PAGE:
Saturday, November 05, 2005

Cheyenne firm's wind turbines get makeover

Cheyenne firm's wind turbines get makeover

Star-Tribune capital bureau Saturday, November 05, 2005

CHEYENNE -- Outside the offices of Terra Moya Aqua Inc., the wind was gusting near 60 mph.

The gales provided a perfect backdrop for Friday's announcement of a design breakthrough in the company's vertical wind turbine, one executives say is already drawing international interest and could launch a new era of wind energy technology.

The new turbines are more efficient and less costly than propeller-driven machines and earlier versions of TMA's own mills, officials say.

Former Gov. Jim Geringer was impressed enough to join the company's board of directors and was on hand for Friday's news conference.

"To some people, wind is a four-letter word," he said. "With what we're talking about here, it's anything but a four-letter word."

Geringer said that with his engineering background, he immediately recognized the potential.

"There will be a lot of appeal," he said, adding that interest worldwide is growing for "clean energy."

TMA executives said the key change was the addition of vertical airfoils -- similar to airplane wings -- that surround the turbine's curved, vertical blades. The interaction between the airfoils and blades produces low pressure which actually accelerates wind flow.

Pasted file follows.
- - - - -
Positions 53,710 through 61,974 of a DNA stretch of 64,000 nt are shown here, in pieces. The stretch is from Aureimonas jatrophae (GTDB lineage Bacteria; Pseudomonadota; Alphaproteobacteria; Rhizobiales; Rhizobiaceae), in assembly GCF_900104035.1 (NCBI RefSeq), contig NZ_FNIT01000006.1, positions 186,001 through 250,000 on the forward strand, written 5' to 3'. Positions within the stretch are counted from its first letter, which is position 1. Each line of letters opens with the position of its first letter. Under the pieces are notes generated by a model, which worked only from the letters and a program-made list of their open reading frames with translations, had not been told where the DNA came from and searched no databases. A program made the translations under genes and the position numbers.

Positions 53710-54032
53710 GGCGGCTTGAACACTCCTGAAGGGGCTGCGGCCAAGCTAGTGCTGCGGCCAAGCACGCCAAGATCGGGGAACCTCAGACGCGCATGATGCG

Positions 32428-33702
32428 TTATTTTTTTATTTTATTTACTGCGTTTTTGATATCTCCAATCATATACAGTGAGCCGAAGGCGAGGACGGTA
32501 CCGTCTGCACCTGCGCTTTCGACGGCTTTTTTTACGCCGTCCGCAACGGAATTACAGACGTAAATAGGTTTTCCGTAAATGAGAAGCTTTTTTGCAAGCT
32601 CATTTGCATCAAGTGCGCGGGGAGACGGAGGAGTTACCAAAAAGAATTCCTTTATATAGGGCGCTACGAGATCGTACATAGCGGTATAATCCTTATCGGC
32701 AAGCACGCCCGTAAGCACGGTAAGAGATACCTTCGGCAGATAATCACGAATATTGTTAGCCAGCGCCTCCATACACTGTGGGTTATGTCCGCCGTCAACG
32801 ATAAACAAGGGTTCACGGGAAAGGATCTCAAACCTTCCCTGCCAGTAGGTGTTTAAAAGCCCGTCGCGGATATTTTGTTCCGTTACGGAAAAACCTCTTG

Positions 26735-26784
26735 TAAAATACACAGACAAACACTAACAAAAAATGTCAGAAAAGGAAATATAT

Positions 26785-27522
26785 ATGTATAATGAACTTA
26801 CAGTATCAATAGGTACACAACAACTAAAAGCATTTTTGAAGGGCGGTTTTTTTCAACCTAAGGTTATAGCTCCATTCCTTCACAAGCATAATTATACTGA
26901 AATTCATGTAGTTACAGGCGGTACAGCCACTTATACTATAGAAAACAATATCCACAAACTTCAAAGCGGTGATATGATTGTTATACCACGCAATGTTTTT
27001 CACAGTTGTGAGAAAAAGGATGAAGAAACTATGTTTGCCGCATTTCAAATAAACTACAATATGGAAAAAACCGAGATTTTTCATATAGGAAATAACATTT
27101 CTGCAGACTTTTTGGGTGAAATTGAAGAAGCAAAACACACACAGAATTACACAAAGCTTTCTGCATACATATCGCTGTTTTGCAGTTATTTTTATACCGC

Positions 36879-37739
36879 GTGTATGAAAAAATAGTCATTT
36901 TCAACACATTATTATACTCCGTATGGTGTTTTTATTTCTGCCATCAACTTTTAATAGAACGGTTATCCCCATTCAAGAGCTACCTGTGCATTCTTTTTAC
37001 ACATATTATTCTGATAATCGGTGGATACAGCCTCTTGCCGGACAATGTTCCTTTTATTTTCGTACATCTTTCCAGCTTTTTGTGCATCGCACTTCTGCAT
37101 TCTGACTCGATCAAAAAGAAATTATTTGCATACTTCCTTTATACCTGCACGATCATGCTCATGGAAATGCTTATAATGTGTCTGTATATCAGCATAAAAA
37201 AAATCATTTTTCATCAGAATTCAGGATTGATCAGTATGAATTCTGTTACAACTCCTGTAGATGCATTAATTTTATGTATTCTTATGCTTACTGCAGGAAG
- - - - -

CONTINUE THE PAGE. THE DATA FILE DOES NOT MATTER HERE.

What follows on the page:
"We have the ability to increase wind speeds on our own into our turbine," TMA President Duane Rasmussen said.

Vertical wind turbines have been around for thousands of years, the officials said, but until now have contained flaws that reduced their efficiency.

"We were able to increase the efficiency over the original design by six to eight times" while decreasing the cost, mechanical design engineer Scott Taylor said. Extensive testing in a wind tunnel helped perfect the design, he said.

Prop-driven turbines are 25 to 40 percent efficient, while TMA's new turbine is 43 to 45 percent efficient, officials said. The theoretical maximum efficiency of wind turbines is 59 percent.

The company has filed for a third patent since 2000 and is awaiting certification by federal energy officials.

"We have people nationally and internationally who want to buy this turbine now," said Ron Taylor, founder and chief operating officer.

At a maximum of 96 feet tall, the turbines can be placed in industrial areas where taller propeller turbines are not allowed. The speed of the blades is very low, making them less noisy and less dangerous to birds, officials said. In fact, they said no dead or injured birds have ever been found at the sites of their test models west of Cheyenne.

The company plans to sell turbines generating from 500 watts to 1 megawatt. The smaller ones are portable and can be used by farmers, the military and remote cabin owners.

TMA, which has five full-time employees, is privately held and has about 230 shareholders.

"Going public is a possibility, and it could happen within the next 18 months," Rasmussen said.

For Geringer, who now works for a mapping software company, it's the first time he has joined the board of a for-profit company, but he said he didn't climb aboard to make money.

"I'm in the business to promote Wyoming," he said, complimenting the company for turning down offers to relocate.

Capital bureau reporter Robert W. Black can be reached at (307) 632-1244 or